Words, Words, Words

July 28, 1999

It was the perfect plan--do a couple loads of laundry right after the news, and by 9:00 I'd be done and feeling virtuous. But it was one of those days when I was feeling a little tired (it's the days ending in y that are like that, mostly), so I checked to make sure I had at least one pair of clean underwear and instead sat down in my recliner with a copy of Harry Potter and the Sorceror's Stone.

Those of you who are even less trendy than me may not realize that this is the hottest thing in children's literature these days, with hundreds of thousands of copies sold (in hardback, no less). And it sounded like a good book, the old incredibly-talented-kid-with-a-special-destiny-goes-off-to-a-special-school chestnut. In this case, a wizard's school, delineated with what the reviews assured me was a delightful sense of whimsy.

I felt some small misgivings when I heard that the second book was a lot like the first, only not quite as good, and that the author was planning to write seven Harry Potter books in all. Still, if people want to read them there's no harm in that, and I can't blame anyone for wanting to squirrel away a couple million pounds in a retirement fund. Still, I wasn't prepared for the disappointment I felt after reading the first chapter.

You know how so many humorous novels are also a bit of a mess? There are a few really brilliant books, like The Princess Bride, where all the funny bits fit together perfectly, but more often you get something like a Terry Pratchett novel with absolutely hilarious suplots and digressions that get completely out of hand and they're too funny to get rid of even though they're really beside the point. Well, this book wasn't like that. It was all very neat and tidy, the kind of book a person could write without once making herself laugh out loud. The characters are all English Boarding School Novel types tarted up in wizard robes, down to the pointlessly nasty bully/sneak. And the author makes sure nobody misses any important plot points, by helpfully having Harry ask himself questions every time he sees somebody doing something furtive: "But why was Snape prowling around near the third floor corridor where the three-headed dog was guarding the mysterious object the groundskeeper had taken from the mystic vault? Could he have been up to something?"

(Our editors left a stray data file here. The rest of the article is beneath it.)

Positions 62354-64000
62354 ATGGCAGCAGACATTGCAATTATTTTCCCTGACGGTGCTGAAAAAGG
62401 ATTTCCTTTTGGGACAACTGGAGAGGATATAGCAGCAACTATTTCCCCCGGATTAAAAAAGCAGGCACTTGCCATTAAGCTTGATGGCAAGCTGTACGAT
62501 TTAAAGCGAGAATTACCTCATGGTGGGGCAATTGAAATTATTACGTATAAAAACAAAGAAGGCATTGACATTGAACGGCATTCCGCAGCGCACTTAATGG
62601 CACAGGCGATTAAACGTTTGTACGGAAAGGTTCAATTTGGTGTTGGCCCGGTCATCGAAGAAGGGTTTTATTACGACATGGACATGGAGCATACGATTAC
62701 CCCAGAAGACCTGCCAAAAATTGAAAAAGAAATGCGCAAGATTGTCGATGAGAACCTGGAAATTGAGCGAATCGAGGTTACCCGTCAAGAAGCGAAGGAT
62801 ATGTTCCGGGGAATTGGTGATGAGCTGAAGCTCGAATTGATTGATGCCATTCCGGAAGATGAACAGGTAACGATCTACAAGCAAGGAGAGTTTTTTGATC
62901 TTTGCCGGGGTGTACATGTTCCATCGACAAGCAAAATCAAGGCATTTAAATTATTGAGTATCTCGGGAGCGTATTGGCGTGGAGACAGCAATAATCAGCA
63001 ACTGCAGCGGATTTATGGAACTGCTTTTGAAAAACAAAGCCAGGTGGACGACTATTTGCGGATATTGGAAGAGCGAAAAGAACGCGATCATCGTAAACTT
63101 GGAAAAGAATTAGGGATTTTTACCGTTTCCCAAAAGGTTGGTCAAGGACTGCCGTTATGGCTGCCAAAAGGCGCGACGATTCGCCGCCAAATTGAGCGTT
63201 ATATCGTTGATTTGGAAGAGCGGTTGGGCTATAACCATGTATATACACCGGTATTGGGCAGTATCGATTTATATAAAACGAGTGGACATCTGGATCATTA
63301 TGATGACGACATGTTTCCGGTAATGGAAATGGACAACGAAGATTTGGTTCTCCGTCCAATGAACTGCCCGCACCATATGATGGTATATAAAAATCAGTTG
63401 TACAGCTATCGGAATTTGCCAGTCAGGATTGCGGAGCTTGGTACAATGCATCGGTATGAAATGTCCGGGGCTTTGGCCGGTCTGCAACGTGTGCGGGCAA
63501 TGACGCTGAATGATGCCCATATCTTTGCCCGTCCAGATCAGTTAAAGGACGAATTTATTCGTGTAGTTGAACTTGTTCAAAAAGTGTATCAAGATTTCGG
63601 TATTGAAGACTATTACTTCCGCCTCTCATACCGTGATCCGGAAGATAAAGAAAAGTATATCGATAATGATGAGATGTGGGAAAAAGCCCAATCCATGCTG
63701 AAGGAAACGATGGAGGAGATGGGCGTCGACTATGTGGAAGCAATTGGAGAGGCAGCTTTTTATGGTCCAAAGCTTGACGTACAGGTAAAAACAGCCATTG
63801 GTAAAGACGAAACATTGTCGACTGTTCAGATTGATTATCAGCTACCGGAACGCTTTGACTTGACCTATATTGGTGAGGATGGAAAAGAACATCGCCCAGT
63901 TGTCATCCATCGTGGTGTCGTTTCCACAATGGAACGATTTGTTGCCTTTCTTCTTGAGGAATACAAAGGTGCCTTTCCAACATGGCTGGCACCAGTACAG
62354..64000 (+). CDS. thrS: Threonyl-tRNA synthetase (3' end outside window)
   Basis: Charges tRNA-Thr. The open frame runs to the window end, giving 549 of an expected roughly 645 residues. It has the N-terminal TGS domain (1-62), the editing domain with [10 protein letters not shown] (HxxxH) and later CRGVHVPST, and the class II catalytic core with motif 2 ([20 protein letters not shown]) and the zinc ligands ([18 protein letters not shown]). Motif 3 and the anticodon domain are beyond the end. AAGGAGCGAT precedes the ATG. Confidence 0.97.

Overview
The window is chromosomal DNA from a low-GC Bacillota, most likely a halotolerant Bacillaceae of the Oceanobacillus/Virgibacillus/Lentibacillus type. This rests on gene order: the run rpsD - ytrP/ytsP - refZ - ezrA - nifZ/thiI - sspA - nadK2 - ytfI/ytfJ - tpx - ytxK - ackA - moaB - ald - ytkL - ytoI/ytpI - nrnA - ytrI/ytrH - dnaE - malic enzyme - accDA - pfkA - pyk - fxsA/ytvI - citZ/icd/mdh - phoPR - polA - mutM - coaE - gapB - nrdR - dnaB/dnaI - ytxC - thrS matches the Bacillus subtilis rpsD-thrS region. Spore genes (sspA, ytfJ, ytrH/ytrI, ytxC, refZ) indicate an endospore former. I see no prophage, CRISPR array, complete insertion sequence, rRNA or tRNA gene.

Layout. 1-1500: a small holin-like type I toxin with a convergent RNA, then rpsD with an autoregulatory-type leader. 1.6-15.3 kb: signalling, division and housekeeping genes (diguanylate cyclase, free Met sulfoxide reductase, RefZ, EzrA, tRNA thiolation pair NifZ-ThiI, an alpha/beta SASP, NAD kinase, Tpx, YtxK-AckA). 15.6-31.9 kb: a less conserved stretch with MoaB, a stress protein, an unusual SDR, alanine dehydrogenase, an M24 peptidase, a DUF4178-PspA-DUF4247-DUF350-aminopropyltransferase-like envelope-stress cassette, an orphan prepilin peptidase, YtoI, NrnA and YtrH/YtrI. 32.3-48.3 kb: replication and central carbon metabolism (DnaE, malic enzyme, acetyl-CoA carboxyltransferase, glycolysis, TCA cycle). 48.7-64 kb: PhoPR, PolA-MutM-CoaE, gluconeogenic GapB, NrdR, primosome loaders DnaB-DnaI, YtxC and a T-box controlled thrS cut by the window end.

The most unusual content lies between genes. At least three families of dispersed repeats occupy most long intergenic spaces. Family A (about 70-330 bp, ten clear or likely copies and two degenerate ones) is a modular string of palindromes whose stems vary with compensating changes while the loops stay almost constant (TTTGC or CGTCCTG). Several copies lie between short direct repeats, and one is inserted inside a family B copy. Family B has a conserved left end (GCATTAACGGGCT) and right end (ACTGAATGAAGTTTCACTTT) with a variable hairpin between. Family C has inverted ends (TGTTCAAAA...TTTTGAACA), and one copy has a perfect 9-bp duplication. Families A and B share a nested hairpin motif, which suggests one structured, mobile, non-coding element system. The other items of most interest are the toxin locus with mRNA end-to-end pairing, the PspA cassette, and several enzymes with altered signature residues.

In short, it's all depressingly obvious. I was 112 pages into it before it provoked its first genuine smile. If it weren't for all the hype, I would have had hopes that the author might loosen up the next time around; instead, I expect she'll be careful to stick to what she knows will work. And it does work, kind of. I wouldn't recommend that anybody not read this book. I just had hopes for so much more.

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